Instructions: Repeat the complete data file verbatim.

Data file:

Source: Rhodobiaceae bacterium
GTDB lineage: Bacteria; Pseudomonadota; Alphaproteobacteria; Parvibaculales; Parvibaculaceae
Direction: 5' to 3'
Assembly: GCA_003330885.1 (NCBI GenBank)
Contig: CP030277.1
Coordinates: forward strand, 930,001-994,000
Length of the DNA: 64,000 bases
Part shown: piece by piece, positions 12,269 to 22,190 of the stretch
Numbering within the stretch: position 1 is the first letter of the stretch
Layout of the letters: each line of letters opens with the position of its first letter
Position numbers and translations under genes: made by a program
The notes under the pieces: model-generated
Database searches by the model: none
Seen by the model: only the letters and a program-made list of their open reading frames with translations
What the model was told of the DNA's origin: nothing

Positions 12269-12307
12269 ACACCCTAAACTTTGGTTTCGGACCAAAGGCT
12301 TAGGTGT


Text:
Source: Rhodobiaceae bacterium
GTDB lineage: Bacteria; Pseudomonadota; Alphaproteobacteria; Parvibaculales; Parvibaculaceae
Direction: 5' to 3'
Assembly: GCA_003330885.1 (NCBI GenBank)
Contig: CP030277.1
Coordinates: forward strand, 930,001-994,000
Length of the DNA: 64,000 bases
Part shown: piece by piece, positions 12,269 to 22,190 of the stretch
Numbering within the stretch: position 1 is the first letter of the stretch
Layout of the letters: each line of letters opens with the position of its first letter
Position numbers and translations under genes: made by a program
The notes under the pieces: model-generated
Database searches by the model: none
Seen by the model: only the letters and a program-made list of their open reading frames with translations
What the model was told of the DNA's origin: nothing

Positions 12269-12307
12269 ACACCCTAAACTTTGGTTTCGGACCAAAGGCT
12301 TAGGTGT